The artist came from Switzerland. She had an artist's hands, but a poet's
soul. She saw two lambs without knowing the story. She saw bits of sparkle
for stars before she knew our origin. She stood and crouched and squatted
down to work. She was bundled in warm layers, boots, and a wool coat. She
shivered in the crisp air and cheered when momentarily a few rays of sun
embraced her through the tall pines. She chose a moon to mark femininity.
She gracefully eased the midnight sky into the Monarch's pattern.
He came from Germany. He found his space even if it was marked for just a
short time. He guided and suggested with gentleness. He said to dump all the
pieces out and we would find their purpose and place. He was right. He was a
mix of artist eye and patient teacher. He had a perfect plan. He gave delicacy
and daintiness to the piece. He was not satisfied with abstract, instead he
gave a fragility that was necessary for the piece to come alive. He gave the
I sat cross legged and beseeched my hands to help my eyes to see. I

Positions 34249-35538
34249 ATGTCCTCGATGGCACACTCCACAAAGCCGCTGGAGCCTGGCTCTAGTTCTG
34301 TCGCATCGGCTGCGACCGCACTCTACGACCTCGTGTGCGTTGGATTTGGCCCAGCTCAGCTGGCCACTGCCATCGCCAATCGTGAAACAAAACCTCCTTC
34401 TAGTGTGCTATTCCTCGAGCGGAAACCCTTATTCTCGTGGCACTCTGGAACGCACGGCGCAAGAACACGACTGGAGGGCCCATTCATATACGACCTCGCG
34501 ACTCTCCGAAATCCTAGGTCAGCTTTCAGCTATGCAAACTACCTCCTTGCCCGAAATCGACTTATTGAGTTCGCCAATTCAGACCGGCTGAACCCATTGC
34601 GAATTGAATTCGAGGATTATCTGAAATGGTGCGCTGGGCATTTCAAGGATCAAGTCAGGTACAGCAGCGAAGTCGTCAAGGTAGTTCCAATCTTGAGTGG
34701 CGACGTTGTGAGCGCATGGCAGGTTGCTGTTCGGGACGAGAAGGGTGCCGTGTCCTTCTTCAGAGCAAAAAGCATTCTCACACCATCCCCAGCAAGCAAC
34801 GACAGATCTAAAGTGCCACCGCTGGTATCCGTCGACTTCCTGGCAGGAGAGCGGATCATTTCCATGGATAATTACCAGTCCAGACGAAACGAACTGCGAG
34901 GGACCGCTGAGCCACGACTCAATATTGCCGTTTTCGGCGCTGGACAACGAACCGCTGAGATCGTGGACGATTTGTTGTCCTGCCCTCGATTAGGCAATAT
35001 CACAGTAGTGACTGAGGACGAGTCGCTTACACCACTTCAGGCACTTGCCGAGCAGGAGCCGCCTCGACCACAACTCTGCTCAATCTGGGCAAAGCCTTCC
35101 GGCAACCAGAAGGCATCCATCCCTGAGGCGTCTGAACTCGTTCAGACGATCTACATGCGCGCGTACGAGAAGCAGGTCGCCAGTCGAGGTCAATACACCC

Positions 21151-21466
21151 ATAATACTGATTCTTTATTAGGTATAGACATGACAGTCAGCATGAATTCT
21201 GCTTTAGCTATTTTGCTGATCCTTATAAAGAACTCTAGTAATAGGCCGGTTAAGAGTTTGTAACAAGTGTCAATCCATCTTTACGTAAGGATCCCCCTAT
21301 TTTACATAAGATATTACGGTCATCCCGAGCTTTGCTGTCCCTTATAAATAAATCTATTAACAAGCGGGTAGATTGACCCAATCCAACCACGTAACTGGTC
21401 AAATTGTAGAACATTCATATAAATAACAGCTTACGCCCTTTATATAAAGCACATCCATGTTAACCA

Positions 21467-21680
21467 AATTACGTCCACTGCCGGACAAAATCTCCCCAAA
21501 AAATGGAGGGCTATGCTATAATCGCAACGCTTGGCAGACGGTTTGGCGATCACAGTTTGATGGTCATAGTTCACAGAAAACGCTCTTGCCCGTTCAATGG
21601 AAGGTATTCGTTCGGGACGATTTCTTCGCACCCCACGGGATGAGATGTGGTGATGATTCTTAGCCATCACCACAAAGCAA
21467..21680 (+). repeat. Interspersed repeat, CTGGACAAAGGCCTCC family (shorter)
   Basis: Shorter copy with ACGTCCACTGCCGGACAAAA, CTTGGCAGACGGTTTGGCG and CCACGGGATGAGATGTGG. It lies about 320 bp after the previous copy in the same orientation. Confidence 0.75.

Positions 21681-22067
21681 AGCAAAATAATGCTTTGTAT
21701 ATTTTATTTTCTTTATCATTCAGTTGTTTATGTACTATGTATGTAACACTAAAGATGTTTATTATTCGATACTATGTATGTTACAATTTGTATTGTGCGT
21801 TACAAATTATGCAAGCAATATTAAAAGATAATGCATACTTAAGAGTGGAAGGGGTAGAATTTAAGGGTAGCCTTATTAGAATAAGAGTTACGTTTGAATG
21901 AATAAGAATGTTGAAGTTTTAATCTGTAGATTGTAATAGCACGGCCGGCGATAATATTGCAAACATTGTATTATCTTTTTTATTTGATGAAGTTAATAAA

listened when he said sometimes the sky has many bits of blue and
sometimes not. I found pieces that filled a hole that my eyes did not yet see. I
had eyes and a heart that brimmed.
We laughed softly in synchronicity every time the child playing nearby with
her Mum giggled. We talked. We shared. We worked, we studied, we gazed
together at the pieces. We rose and stretched, we walked to the sun to warm
ourselves, we returned with warmer fingers to shift the tiles. We were
cheered by the joy of the birdsong.
We hugged our goodbyes and gratitude.
She said how good it was to work together in the stillness, and even in the
cold, and create such goodness. She was right.